Employees and volunteers should not be permitted to post a recording of anything connected to their duties as employees or volunteers unless the office or agency has given permission for the posting and has obtained the appropriate releases. 

  • This rule is applicable to a wide variety of situations including, but not limited to, the following: employees who want to post videos of fundraisers, musical or theatrical performances, or other special events; coaches who want to post game footage; teachers, youth ministers or catechists who want to post footage from field trips or meetings; or a sacristan who wants to post the priest’s homily from the past weekend’s mass. 

To the extent offices or agencies can control advertising featured on officially-authorized tools for electronic communication, good judgment should be used in selecting advertisers and approving advertisements.

Respecting Copyright in a Digital World

Copyright laws impact offices’ and agencies’ use of tools for electronic communication.  Please remember… just because content is available on the Internet does not mean that the content can be freely used for any purpose. 

  • Therefore, do not post any non-original content (e.g., photographs, artwork, articles, etc.) unless and until you have obtained written permission from the copyright owner to do so.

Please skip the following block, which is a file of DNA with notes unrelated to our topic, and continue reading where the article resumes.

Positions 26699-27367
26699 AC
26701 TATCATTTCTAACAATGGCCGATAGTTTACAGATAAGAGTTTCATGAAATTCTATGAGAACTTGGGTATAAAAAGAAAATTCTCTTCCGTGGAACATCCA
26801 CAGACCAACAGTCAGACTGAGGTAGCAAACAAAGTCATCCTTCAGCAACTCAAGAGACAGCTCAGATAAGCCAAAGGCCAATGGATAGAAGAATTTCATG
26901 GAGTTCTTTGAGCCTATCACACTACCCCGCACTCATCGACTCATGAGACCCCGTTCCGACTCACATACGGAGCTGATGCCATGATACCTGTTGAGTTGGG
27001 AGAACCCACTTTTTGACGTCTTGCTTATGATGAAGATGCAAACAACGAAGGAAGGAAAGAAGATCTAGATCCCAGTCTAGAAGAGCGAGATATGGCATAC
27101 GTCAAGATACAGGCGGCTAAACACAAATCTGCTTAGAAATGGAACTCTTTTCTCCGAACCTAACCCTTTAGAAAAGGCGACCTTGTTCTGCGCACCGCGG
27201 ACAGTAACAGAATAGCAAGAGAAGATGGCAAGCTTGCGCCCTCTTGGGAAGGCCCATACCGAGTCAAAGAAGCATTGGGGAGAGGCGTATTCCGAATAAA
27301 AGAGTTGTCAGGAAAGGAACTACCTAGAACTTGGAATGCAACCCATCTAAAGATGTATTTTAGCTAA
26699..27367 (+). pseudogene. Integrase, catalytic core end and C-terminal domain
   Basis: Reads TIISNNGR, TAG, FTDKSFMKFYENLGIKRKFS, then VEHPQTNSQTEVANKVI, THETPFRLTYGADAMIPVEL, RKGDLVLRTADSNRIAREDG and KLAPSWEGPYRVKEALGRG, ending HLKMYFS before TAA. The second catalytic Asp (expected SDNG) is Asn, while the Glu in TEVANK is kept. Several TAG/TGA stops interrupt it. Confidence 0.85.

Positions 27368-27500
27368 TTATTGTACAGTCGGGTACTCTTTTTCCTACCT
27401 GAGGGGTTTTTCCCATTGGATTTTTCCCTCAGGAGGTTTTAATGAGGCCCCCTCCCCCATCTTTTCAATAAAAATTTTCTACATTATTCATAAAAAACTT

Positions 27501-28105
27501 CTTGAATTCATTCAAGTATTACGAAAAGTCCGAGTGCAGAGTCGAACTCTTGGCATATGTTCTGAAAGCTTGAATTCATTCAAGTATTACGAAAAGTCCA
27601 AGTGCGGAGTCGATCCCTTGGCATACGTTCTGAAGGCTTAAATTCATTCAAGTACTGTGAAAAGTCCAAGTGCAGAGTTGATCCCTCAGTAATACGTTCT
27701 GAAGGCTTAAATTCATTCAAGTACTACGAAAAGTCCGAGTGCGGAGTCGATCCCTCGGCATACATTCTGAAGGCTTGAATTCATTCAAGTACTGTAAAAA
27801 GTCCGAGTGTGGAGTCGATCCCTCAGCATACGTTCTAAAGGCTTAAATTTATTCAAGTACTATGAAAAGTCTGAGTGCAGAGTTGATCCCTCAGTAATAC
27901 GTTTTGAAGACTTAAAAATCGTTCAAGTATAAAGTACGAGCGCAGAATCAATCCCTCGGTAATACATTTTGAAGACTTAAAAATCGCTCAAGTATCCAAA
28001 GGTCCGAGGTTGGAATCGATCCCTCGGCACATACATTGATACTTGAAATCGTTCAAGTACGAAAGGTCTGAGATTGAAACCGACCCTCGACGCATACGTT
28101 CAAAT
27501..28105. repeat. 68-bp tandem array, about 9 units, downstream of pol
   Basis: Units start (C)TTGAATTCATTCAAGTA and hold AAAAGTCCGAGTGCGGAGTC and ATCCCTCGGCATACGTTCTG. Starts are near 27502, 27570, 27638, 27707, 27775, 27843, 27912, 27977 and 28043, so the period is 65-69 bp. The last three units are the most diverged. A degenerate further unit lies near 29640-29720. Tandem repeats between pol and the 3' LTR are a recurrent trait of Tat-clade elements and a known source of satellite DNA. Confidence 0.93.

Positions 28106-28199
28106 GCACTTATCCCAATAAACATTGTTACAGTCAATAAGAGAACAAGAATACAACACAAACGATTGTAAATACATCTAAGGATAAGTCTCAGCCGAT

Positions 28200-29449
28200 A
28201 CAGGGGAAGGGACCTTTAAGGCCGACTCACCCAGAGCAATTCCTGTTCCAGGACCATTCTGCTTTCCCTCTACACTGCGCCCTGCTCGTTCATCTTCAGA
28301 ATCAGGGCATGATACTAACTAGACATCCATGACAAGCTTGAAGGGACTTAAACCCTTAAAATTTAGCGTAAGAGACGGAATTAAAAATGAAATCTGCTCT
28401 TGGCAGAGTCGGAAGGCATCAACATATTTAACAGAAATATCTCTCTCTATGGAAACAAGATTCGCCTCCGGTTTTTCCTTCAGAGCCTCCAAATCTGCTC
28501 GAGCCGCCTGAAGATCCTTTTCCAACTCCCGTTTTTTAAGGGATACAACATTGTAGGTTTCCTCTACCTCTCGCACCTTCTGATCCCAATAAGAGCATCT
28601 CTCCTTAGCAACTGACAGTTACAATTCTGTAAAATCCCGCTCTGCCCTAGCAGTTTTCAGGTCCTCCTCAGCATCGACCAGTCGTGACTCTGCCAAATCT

• This guideline also extends to posting videos or recordings of masses or other events that contain performances of copyrighted music or other copyrighted material. 
  • If you have any questions about whether something is protected by copyright, please contact the Office of Legal Services.

Responding to Negative Comments Posted on Third Party Sites

The development of collaborative web applications, like social networking sites, has created new forums for sharing information.  While this is a positive development in many respects, it has also created a virtual soapbox from which individuals can air their grievances.  Students and adults may want to vent frustration, post complaints or poke fun at parishes, schools, agencies, staff, students or programs online.  In some cases, these communications can rise to the level of threats or bullying. 

A common response is to demand that the comment(s) be removed and to take action against the person(s) posting it. However, offices and agencies have very limited control over unfavorable content posted on third-party websites or social networking sites.

  • A specific site’s terms of use dictate what material the site owner will remove and what will remain posted to the site.
  • Often, third-party sites will only remove content that violates the law.  This includes content that is defamatory, bullying, or violates intellectual property rights. 
  • If the individual posting the content is an employee, volunteer, parishioner or school parent, it may be more effective to ask that individual to personally remove the content.
  • Please keep in mind that removal of the unfavorable content is often the most desirable outcome.  

In the case of students, the extent to which disciplinary action can and should be taken will depend on the content of the information that has been posted online.  Distinctions need to be made between content that is threatening, bullying or otherwise harmful to the student or others, and content that is negative but not otherwise harmful.  In all cases, before taking disciplinary action, a school should consult with the Office of Catholic Schools for guidance on how to handle the situation.

If you have any questions or would like to provide feedback, please contact the Office of Legal Services:

Maureen Murphy
(312) 534-8303